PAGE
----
Ideally, the monitoring partner will have clinical insights that help jump-start the collaboration and a technology solution that enables the flexibility and customization health systems need. At Hicuity Health, we’ve been focused on providing independent telemedicine services for 15 years and have built processes and proprietary technology that allow us to uniquely customize workflows for each client location or to enforce consistency across a hospital system.

Finally, I’d suggest screening for transparency — the willingness of both parties to share data, identify opportunities for improvement and move forward collaboratively. This is key to working as one team.

What are some challenges to implementing remote monitoring technologies, and how can they be overcome?

If a hospital or health system considers implementing a monitoring capability on its own, the wide range of technology and operational requirements are an initial heavy lift. What technologies should we use? Can we utilize our current equipment rather than start over from scratch? What is the best way to schedule and supervise a 24/7/365 monitoring staff? Turning to an experienced partner — especially one with significant clinical expertise, technology and management infrastructure already in place, a range of service relationships and the flexibility to work with existing equipment rather than require an expensive hardware overhaul — can help overcome many of these challenges quickly.

Another significant challenge is recruiting, training and maintaining a high-performing clinical monitoring staff. Again, working with a partner that handles staffing issues or one that can complement your own staffing as needed reduces this risk.

Whether centralized monitoring services are developed internally or externally, the key is to develop clear expectations and trust with the bedside team. This trust does not develop automatically simply because both teams work for the same organization. In fact, in my experience, our external partnership with a hospital or system frequently benefits from our ability to bring knowledge and best practice suggestions from a range of other partner relationships.

What is a surprising or unanticipated benefit of acute care monitoring?

By redistributing monitoring activities, job satisfaction levels for bedside nurses typically increase. With nurse recruitment and retention becoming increasingly difficult, steps that reduce distractions and allow focus on those elements of patient care that first attracted nurses to the bedside become a valuable retention tool, bring benefits to patients and help deliver a solid return on investment for the hospital or health system.

What benefits do health systems gain by working with a partner to conduct remote patient monitoring rather than handling it internally?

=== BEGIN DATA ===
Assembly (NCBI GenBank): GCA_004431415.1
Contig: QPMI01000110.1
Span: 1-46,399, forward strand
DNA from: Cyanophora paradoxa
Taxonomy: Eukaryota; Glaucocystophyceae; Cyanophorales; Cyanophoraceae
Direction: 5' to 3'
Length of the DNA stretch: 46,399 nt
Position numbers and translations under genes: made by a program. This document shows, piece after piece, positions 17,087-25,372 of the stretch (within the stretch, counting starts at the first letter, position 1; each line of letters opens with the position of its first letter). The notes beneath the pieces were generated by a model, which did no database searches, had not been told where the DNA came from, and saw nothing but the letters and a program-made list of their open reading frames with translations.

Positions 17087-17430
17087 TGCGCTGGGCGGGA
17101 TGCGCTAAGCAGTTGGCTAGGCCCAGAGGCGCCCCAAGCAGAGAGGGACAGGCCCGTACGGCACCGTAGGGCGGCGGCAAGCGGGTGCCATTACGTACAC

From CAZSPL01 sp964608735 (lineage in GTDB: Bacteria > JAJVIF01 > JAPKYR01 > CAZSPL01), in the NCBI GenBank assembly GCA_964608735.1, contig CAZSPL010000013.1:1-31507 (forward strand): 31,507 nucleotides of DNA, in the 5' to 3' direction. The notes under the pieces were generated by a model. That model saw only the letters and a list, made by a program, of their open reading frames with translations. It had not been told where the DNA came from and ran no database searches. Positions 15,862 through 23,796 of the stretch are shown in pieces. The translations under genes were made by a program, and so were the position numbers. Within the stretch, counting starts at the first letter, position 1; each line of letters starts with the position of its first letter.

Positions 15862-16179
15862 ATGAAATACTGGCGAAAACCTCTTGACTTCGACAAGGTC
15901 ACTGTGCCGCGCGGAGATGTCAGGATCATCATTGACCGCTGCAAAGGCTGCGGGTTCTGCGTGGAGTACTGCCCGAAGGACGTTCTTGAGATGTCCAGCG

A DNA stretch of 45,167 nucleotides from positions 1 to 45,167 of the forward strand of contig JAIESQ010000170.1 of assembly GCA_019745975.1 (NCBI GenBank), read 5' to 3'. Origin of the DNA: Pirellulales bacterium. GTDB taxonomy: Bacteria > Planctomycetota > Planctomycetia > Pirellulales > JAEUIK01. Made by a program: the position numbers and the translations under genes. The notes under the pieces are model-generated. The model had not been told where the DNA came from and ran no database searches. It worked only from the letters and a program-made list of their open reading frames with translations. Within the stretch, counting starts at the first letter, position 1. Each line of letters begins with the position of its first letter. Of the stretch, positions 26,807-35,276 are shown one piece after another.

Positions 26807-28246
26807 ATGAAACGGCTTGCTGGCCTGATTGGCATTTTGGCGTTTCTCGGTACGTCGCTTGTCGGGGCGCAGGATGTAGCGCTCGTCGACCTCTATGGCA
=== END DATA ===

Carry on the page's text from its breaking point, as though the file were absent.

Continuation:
An external partner provides the opportunity to move quickly; they already know what success looks like and how to achieve it. In fact, in our implementation projects with new partners, we provide multiple paths to success based on our work with a range of partner hospitals and the ability to draw on that knowledge to work with the system to craft the best-fitting solution.

A partner can also bring scale efficiencies because they’ve already invested in a trained clinical monitoring staff, technology infrastructure, training, management systems and other key building blocks. Hicuity Health leverages these investments on behalf of new partners.

Working with an RPM partner also allows health systems to develop “system-ness” across a multi-hospital footprint. While the ability to customize workflows to local requirements is critical and should be readily enabled by the partner, the ability to standardize system-specific and system-defined attributes, such as care standards, clinical protocols, metrics and targeted outcomes, is a powerful improvement opportunity. Hicuity Health provides a hospital system an enabling mechanism to standardize resources across facilities, report results, compare metrics and help improve the consistency of care.

Operationally, an external partner absorbs the management headaches associated with monitoring services, allowing nursing leadership to turn its attention to nursing and patient care. Ongoing recruitment, training and management are “outsourced” to the external partner. Relying on a dedicated partner such as Hicuity Health to handle this lets leadership focus on its most valuable contributions to the system and its patients.

 

Marcia Murphy brings 20 years of experience as a nurse and nurse practitioner in bedside, tele-ICU and leadership roles to her position at Hicuity Health. As Vice President of Clinical Operations and Nursing, Ms. Murphy leads nursing and operations functions across seven national care operations centers with responsibility for staffing, workflow definition and compliance, and operations management. Visit hicuityhealth.com to learn more.